Whether you’re undergoing large-scale organizational change or a software upgrade, user acceptance and adoption rises in direct proportion to the user’s sense of involvement. In other words, people are more willing to accept change if they feel they have ownership over what’s going on. This means that the earlier you start investing in your people, the more successful you’ll be with bringing in new software.
Case study: Introducing Andy
Andy works for a large corporate organization and he’s just received an email from a senior manager. The email says: “Hi Andy. We’ve just delivered a brand new document management solution to your computer. It’s so much better than what we had before. It’s fast and powerful. And you won’t believe how easy it is to use!!”.
Andy’s surprised – because he didn’t really know this was happening – but excited because the previous document package was clunky, and documents were impossible to find since they were stored in many different places. He logs in and takes a look. After a minute, Andy realizes that he has no idea how this thing works, logs out and gets on with his life. It’s not just Andy. His colleagues Sue, Bob, Alyssa and Clark have exactly the same experience. That brand new document management solution is left to gather virtual dust.
This is a true story – although the names have been changed to protect the innocent – and I’ll come back to Andy in a moment.
The majority of change fails
It’s worrying that the huge investments made in change programs rarely yield the required results. Research suggests that most change programs don’t meet their stated goals. There can, of course, be many reasons for failure such as poor leadership, poor planning, lack of resources, or unrealistic goals. However, one factor is head and shoulders above the rest: Your people.
We know that resistance is the biggest barrier to change. And the sad fact is that most organizations don’t focus much on their people when planning or implementing change. Or, worse yet, they only start paying attention to their people when a failure has already happened and money is being lost.
It’s not surprising that change programs can go spectacularly wrong. If an implementation is complicated and no one knows how to use it, people just won’t use it and, worse still, poorly implemented new software can lead directly to staff leaving.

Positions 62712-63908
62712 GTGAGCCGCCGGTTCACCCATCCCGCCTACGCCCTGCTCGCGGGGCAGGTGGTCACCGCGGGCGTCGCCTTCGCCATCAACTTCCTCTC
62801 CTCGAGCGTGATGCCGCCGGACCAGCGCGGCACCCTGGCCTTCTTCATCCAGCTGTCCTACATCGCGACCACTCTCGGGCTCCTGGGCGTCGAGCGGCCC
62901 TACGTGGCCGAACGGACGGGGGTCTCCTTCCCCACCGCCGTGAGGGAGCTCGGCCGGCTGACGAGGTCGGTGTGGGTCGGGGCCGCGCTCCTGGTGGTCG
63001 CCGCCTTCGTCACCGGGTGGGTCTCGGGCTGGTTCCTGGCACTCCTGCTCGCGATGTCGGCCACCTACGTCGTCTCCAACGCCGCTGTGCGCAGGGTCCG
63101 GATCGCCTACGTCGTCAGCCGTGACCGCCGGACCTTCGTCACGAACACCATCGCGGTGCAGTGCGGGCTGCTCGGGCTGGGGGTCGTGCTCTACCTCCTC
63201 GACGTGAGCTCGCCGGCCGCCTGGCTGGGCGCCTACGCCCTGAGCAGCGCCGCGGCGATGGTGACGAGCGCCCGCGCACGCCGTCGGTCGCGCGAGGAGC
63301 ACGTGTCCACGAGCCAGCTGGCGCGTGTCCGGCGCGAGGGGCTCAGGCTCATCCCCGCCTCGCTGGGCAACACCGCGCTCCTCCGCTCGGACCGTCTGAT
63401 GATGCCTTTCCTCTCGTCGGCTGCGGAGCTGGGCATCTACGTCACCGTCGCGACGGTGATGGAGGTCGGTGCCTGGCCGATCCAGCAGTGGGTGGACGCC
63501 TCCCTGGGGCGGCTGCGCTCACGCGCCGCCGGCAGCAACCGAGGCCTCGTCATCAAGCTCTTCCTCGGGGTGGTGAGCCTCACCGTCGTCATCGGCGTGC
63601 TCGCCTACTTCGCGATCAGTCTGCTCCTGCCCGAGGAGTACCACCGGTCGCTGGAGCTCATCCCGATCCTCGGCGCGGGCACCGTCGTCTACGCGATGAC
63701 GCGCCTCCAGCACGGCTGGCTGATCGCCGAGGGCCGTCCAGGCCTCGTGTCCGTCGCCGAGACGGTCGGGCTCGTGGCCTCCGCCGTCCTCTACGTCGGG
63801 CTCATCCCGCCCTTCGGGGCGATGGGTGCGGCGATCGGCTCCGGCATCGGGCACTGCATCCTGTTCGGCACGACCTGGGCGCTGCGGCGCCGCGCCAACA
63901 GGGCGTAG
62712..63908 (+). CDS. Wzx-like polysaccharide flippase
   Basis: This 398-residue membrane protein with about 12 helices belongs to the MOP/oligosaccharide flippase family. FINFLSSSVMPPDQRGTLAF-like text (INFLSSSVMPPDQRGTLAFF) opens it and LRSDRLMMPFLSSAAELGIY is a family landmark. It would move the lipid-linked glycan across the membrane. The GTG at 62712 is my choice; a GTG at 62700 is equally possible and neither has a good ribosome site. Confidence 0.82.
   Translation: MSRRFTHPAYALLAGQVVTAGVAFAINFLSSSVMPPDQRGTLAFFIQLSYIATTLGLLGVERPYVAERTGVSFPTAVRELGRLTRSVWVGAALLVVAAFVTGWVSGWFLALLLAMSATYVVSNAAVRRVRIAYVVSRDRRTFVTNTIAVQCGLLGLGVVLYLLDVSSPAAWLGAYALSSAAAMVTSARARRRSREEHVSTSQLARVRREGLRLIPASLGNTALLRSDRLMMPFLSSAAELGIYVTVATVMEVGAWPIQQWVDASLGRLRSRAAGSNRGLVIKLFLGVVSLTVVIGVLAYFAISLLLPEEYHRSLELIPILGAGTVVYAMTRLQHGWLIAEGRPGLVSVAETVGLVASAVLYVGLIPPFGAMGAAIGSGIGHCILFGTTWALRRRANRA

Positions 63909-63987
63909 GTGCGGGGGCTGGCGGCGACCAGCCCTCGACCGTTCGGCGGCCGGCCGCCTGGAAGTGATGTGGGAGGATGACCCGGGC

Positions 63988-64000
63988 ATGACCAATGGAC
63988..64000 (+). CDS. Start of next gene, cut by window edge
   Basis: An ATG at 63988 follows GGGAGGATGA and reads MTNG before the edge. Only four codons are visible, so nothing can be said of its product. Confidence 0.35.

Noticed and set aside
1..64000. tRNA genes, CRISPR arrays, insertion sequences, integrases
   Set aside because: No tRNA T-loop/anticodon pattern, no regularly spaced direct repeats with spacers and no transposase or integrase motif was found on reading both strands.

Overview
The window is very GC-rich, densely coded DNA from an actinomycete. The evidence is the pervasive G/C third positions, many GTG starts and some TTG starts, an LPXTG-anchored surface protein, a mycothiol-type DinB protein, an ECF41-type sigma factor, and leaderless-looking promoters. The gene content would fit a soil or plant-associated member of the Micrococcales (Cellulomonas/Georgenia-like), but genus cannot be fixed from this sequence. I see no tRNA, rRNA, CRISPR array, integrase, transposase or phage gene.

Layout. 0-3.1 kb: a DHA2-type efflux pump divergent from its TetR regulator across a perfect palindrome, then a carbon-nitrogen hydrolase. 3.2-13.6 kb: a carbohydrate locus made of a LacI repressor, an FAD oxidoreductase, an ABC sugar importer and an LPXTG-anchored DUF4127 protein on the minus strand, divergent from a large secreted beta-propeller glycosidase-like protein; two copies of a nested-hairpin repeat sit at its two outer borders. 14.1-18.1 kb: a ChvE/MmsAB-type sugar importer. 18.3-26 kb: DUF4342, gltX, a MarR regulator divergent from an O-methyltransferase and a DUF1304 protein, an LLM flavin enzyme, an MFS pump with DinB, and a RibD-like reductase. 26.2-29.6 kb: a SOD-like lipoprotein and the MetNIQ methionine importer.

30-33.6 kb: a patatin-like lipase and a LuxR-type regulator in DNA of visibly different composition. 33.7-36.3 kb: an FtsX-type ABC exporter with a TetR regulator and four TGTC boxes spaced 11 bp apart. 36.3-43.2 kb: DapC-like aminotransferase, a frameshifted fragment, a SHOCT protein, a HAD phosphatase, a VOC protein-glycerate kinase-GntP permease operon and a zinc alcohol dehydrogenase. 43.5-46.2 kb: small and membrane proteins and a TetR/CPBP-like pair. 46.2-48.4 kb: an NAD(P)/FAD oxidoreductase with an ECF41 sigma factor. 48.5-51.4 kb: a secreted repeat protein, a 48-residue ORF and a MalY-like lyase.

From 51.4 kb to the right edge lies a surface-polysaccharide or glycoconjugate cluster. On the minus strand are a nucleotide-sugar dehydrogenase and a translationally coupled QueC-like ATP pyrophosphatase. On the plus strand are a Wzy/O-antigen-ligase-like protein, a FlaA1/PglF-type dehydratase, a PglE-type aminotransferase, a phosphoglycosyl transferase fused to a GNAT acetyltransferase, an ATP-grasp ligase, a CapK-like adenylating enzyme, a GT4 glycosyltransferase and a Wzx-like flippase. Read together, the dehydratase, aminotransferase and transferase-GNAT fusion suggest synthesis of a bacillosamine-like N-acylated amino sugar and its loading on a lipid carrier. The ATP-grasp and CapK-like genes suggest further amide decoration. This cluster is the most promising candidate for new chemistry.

Invest early or repair late
We already know that with a the new software implementation we will have to face the people at one point because they will have to use it – but the question is when? A common practice is to put the cart before the horse and move people from a current software tool to a new one without easing them into the new situation. When that happens, organizations learn quickly that they have to mitigate the change as people start refusing to use the new software. The result is often costly because there is a much longer downtime in productivity and it takes longer to gain people’s trust and buy-in.
Here are some key points that will help you with a short transition and a smart investment:
- Involve people at the beginning of a project to prepare them for the future
- Allow for a transition phase before the new software is implemented
- Invest money for change management as early as the decision for a new software is made so the loss in productivity will be shortened after the roll-out.
What does proper transitioning look like? I’m currently working with a company that takes change management very seriously and brings its people in at the very beginning. Users are invited to share their daily deliverables and requirements as well as being asked to test drive the prototype of the first version of the configured system.
Since the people who are using the system are involved from the outset, the system can be adjusted, minor changes can be made and the users are always given the chance to approve the functionalities. What the company has achieved is a way to build a transition phase into the program while ensuring it’s as brief as possible. The gap between rollout and full usage is very narrow and the system becomes valuable straightaway.
Back to Andy
This brings us back to Andy: It’s a few years later and his company notices it’s time to upgrade the document management package. The company is shocked to discover that no one’s using the software. When they ask why, they find out that it wasn’t as easy to use as they thought, so they begin a proper change management and training program starting with Andy and his colleagues.
Once they see the solution in action and what it can do for them, Andy and the team are delighted. More than delighted, they’re advocates. It’s Andy that reaches out to other departments in the company and talks about the benefits of the solution. Within a few months, an expensive system that had laid dormant for years is now being enthusiastically adopted throughout the organization.
But how much value could the company have gotten from the software if they had thought about change management from the beginning?
Are you adopting EIM technology? Want to know how to get the most from your change management program? Contact Learning Services or visit us at Enterprise World 2019 in Toronto on July 9-11 where you can sign up for the User Adoption breakout session or the User Adoption Strategy two-day Workshop at the pre-conference training.